How Diabetes Can Affect Your Eyes

About 100 million people in the U.S. have diabetes or prediabetes, according to the CDC, and that means all those individuals are also at an increased risk for developing eye diseases and vision problems. In fact, glaucoma, diabetic retinopathy (DR), diabetic macular edema (DME) and cataracts are so common among people with diabetes, they’re now collectively referred to as diabetic eye disease.

Because vision problems occur so often among men and women with diabetes, at Paragon Eye Center, we use state-of-the-art testing equipment and technology to identify these diseases in their earliest stages so each patient can receive the most appropriate care as soon as possible. Early detection is the key to preventing the progression of eye diseases, and it’s also the key to preserving good vision. If you have diabetes or you’re at risk for developing the disease, here’s what you should know about these eye and vision problems.


Glaucoma is a disease that affects your optic nerve, the nerve that sends information about the objects you see to your brain, where that information is processed and “translated” into the images we recognize. Most times, glaucoma occurs when pressure inside the eye increases and the nerve (located at the back of the eye) becomes compressed and damaged. People with diabetes are about twice as likely to develop glaucoma. Several techniques are used to look for signs of glaucoma, including special tests designed to painlessly measure the pressure inside your eye. Sometimes, glaucoma can occur even without an increase in eye pressure. Glaucoma typically is treated with medication to help lower the pressure inside your eye. In some cases, surgery may be required to improve drainage inside your eye or to prevent the growth of new, tiny vessels that can block your vision. Glaucoma rarely causes early symptoms, and many people don't know they have glaucoma until they experience permanent vision loss. For this reason, glaucoma is sometimes called the “silent thief of sight.”

Diabetic retinopathy

DR is the most common diabetic eye disease. The disease occurs when tiny blood vessels start to grow in the retina, the light-sensitive portion of your eye located at the very back of the eyeball. These tiny vessels block light and prevent it from reaching the optic nerve. Because they’re weaker than normal vessels, they can also leak fluids, distorting your vision. As the disease progresses, the new vessels can cause scarring and destroy the light-gathering cells that make up the retina. According to the National Eye Institute (NEI), between 40 percent and 45 percent of diabetics have some stage of DR, but only about half are aware they have it. Diabetic retinopathy cannot be cured, but it can be managed with surgery or injections of special medicines designed to prevent new blood vessels from forming.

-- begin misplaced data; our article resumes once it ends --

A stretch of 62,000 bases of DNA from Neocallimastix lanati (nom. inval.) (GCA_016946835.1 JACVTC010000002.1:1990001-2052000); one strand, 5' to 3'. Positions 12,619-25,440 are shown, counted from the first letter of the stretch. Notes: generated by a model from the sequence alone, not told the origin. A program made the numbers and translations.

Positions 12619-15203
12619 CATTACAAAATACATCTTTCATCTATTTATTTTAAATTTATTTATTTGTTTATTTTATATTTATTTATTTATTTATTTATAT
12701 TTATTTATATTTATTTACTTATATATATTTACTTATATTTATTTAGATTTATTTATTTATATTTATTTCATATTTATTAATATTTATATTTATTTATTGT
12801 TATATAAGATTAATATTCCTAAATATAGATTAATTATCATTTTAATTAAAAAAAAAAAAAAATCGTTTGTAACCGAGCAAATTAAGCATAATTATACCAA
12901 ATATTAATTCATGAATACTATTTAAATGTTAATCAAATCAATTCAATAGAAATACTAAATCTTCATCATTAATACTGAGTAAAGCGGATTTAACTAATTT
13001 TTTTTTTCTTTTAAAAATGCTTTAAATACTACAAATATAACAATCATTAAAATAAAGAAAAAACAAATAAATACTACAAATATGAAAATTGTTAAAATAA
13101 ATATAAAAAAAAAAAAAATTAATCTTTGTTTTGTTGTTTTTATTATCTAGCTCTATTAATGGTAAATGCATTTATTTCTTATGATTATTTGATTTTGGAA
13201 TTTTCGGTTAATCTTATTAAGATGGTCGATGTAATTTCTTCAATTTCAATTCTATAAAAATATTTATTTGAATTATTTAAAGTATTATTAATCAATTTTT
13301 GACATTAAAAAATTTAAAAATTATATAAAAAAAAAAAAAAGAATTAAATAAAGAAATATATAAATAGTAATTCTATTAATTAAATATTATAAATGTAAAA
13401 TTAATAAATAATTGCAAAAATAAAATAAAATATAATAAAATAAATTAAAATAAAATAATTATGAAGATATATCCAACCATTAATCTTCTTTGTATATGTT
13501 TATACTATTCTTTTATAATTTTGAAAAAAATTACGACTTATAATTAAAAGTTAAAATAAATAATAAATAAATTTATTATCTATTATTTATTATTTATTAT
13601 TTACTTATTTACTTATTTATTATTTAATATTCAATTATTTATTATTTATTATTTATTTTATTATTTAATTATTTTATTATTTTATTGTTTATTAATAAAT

Diabetic macular edema

DME occurs when tiny blood vessels inside your eye begin to leak blood and other fluid, causing swelling in the central part of your retina (called the macula). The macula is responsible for our central vision. If the macula is damaged, it can make it difficult to perform many of the activities we take for granted, like reading, using a computer, watching TV or even recognizing faces. DME most commonly occurs as a “side effect” of diabetic retinopathy. According to the NEI, about half of all people with DR will go on to develop DME as well. Like DR, DME causes few (if any) symptoms until vision becomes permanently affected. DME can be treated (but not cured) with surgery or with injections or implants of special medications designed to prevent blood vessel leakage.


Cataract is a condition that occurs when your eye’s natural lens becomes clouded over. Clouding occurs when proteins inside the lens begin to clump together, causing the lens to become opaque. In their early stages, cataracts can make your vision cloudy or make it difficult to see or read without very bright light. Colors also may appear less vivid. The only way to treat a cataract is to remove it with surgery. Once the cloudy damaged lens is removed, an artificial lens is inserted in its place.

Are you at risk for diabetic eye disease?

If you have diabetes or if you're at risk for the disease, being screened is vitally important for diagnosing diabetic eye disease in its earliest stages. To learn more about diabetic eye disease diagnosis and treatment at Paragon Eye Center or to schedule an exam, contact the practice today.

You Might Also Enjoy...

I Have Astigmatism: Do I Need Glasses or Surgery?

If you think you have astigmatism or have recently been diagnosed with astigmatism, you may be wondering about treatment options — contacts, glasses, or surgery? What happens if you don’t get astigmatism treated? We have your answers.

Why You Should Never Ignore the Symptoms of Glaucoma

Your vision is blurry, but you figure it’s because you’re not getting enough sleep, or you’re spending too much time on your eye-straining devices. But if you have vision changes, red eyes, or eye pain with headaches, you might have glaucoma.

Lifestyle Tips to Cope With Chronic Dry Eye

Everyone has dry eyes sometimes, perhaps after a day at the beach or many hours of staring at a monitor. Typically, after some rest, your eyes feel better. Chronic dry eye is a more persistent condition, but lifestyle changes can give you relief.

Am I at Risk of Glaucoma?

Glaucoma is a serious eye disease that can lead to blindness. While the condition can’t be reversed, early detection is the key to saving your vision. Learn whether you may be at risk.

Myths and Facts About Contact Lenses

Tired of glasses but afraid to try contacts? Myths surrounding contact lenses can scare people off, but most aren’t factual. Don’t let myths stop you from enjoying the benefits of contacts. Read on to learn the facts.